Sun Feb 25, 2024
February 25, 2024

Attack at Kabul Airport Underscores the American Defeat in Afghanistan

The failure of the American project in Afghanistan is brought to life in the dramatic scenes at the airport in Kabul where thousands of foreigners and Afghans have gathered to try to leave the country since August 14.

By Fabio Bosco   –   August 27, 2021
To make matters worse, on the 26th, a small Salafist organization dissident from the Taliban itself with no social roots, ISIS-K (Islamic State of Khorasan Province – former denomination of part of Central and South Asia), known for carrying out terrorist attacks against Hazara civilians, staged criminal explosions outside the Kabul airport that caused more than 180 deaths – the vast majority of Afghans and 13 U.S. military personnel, the first Americans killed since the agreement with the Taliban in February 2020.
The US government warned that new attacks could take place until the end of August, when the deadline for the removal of foreign and Afghan citizens who want to leave the country expires, according to the agreement negotiated between the US government and the Taliban.
The International Workers League (Fourth International) repudiates this attack that goes against the struggle of the masses and targets the civilian population.
A first and brief assessment shows that this attack exposes, on the one hand, the collaboration between U.S. forces and the Taliban since February 2020, which tends to get stronger at this moment. On the other hand, it reaffirms what is already a consensus among political analysts: the reality of the American defeat, which may have as consequences the strengthening of anti-imperialist movements and the expansion of anti-war sentiment among the American population, something like a “syndrome of Kabul” in reference to the same effects arising from the defeat in Vietnam.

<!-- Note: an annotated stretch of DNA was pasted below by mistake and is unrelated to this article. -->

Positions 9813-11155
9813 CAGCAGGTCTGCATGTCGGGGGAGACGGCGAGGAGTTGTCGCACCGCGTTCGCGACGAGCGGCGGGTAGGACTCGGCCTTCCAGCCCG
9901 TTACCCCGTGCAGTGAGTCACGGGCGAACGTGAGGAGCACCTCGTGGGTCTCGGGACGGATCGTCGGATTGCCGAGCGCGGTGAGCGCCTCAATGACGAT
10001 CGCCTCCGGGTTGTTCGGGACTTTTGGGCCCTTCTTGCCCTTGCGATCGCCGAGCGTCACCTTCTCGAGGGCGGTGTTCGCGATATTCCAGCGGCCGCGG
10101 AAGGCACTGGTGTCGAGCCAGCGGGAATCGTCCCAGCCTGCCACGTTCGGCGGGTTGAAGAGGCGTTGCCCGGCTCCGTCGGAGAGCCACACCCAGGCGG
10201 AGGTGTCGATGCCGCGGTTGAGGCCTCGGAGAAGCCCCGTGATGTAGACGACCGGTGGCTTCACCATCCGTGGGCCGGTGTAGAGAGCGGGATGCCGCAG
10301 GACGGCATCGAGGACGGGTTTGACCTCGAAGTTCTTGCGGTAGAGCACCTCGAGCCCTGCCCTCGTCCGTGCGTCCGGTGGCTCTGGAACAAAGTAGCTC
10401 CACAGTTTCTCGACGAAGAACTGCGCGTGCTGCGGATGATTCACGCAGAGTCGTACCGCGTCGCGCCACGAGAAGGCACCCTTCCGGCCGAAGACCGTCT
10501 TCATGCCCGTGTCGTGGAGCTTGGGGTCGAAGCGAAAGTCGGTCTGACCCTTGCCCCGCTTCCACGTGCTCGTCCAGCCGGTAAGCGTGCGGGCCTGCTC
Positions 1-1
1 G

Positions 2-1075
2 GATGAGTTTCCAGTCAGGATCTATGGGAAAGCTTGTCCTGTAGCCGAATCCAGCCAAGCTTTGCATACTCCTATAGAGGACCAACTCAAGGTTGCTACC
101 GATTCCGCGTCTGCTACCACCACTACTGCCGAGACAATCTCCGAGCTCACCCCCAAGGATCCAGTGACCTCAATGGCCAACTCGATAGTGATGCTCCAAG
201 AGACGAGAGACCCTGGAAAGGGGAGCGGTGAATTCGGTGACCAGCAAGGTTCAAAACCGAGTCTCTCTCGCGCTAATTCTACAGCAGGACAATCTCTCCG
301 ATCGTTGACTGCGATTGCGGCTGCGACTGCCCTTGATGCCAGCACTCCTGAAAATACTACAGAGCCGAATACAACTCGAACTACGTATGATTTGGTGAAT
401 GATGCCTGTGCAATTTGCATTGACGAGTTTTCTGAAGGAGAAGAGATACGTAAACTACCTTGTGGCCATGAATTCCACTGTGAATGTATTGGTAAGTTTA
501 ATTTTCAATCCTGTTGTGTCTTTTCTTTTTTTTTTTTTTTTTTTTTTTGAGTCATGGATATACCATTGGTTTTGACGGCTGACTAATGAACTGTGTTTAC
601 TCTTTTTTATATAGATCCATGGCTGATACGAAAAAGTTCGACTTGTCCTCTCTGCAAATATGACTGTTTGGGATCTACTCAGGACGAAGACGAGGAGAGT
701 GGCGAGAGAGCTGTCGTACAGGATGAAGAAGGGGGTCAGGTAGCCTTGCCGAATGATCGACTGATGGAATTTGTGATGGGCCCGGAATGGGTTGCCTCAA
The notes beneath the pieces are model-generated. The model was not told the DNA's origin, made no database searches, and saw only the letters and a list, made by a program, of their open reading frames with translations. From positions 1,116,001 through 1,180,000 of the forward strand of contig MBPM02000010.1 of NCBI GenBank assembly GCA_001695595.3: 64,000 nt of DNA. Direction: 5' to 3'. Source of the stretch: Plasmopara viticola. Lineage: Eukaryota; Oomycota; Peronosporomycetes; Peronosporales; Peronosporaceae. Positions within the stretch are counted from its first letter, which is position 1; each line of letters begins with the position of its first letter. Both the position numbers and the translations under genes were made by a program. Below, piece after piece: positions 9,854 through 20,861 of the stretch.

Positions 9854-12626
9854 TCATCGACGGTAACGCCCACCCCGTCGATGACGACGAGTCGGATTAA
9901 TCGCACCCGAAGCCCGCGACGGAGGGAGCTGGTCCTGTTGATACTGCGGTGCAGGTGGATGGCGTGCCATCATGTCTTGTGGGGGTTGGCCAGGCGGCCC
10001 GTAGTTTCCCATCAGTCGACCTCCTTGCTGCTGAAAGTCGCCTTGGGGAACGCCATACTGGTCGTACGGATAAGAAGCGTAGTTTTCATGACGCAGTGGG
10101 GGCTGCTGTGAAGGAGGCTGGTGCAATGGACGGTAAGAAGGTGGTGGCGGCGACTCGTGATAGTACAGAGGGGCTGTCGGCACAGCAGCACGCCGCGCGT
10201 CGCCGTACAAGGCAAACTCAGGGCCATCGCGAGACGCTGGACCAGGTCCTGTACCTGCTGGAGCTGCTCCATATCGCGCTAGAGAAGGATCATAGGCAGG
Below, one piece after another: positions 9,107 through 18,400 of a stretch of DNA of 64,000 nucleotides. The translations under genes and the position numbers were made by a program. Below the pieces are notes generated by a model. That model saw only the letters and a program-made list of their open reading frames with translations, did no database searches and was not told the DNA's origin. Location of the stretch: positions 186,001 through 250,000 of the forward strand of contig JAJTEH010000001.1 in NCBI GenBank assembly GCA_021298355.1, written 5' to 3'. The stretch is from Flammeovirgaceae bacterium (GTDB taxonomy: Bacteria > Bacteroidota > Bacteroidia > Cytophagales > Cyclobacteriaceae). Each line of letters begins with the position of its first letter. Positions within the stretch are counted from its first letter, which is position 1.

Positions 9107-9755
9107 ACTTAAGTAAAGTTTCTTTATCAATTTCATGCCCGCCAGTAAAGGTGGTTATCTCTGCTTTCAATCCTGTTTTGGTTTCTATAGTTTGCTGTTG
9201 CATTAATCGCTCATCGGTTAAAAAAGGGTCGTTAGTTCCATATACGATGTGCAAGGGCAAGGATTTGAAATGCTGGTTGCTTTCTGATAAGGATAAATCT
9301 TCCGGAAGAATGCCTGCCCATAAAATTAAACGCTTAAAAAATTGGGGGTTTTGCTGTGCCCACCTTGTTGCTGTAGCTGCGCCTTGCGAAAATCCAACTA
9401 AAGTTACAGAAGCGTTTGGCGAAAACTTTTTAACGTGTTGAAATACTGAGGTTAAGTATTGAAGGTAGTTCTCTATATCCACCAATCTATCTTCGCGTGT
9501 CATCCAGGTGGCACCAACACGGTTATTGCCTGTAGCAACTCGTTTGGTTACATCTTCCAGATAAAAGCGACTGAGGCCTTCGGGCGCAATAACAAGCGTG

Against the tide of history and reality, the mainstream press laments that this defeat will lead to human rights abuses in Afghanistan, fueling the illusion that human rights were somehow guaranteed during the 20-year U.S. occupation regime.
The myth of humanitarian imperialism
The United States and its imperialist allies played no humanitarian role in Afghanistan. On the contrary, they imposed an occupation regime in the country guaranteed by troops that reached more than 100,000 soldiers. These occupation forces carried out bombings of villages and towns as well as massacres against Afghan civilians. An estimated 47,000 civilians were killed as a direct result of the American occupation. In addition to these, another 66,000 Afghan soldiers and police and 51,000 (supposed) Taliban fighters and other organizations lost their lives. Among Americans, casualties exceeded 6,000 among soldiers (2400) and contractors (3600). (I)
In 20 years, US$ 2.3 trillion were spent, which is equivalent to about US$ 300 million per day. These large resources were not invested in schools, hospitals, housing or public works to generate jobs. They were spent mainly on soldiers and war materiel and later on training the puppet government’s armed and police forces. The few resources destined for the country’s development ended up in the pockets of the corrupt ruling elite.